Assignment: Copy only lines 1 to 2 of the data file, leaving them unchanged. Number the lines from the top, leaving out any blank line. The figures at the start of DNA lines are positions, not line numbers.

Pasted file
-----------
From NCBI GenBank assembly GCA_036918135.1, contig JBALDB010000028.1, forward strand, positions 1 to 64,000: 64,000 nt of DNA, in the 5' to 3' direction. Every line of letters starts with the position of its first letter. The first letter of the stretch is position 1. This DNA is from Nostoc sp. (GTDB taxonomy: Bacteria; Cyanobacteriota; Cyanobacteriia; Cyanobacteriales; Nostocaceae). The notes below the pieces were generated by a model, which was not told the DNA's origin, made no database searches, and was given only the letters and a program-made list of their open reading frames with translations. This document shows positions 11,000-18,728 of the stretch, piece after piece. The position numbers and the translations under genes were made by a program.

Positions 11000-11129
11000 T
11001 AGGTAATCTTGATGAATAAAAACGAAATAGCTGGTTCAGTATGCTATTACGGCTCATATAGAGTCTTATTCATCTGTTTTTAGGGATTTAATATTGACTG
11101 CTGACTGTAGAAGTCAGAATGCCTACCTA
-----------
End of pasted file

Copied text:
From NCBI GenBank assembly GCA_036918135.1, contig JBALDB010000028.1, forward strand, positions 1 to 64,000: 64,000 nt of DNA, in the 5' to 3' direction. Every line of letters starts with the position of its first letter. The first letter of the stretch is position 1. This DNA is from Nostoc sp. (GTDB taxonomy: Bacteria; Cyanobacteriota; Cyanobacteriia; Cyanobacteriales; Nostocaceae). The notes below the pieces were generated by a model, which was not told the DNA's origin, made no database searches, and was given only the letters and a program-made list of their open reading frames with translations. This document shows positions 11,000-18,728 of the stretch, piece after piece. The position numbers and the translations under genes were made by a program.

Positions 11000-11129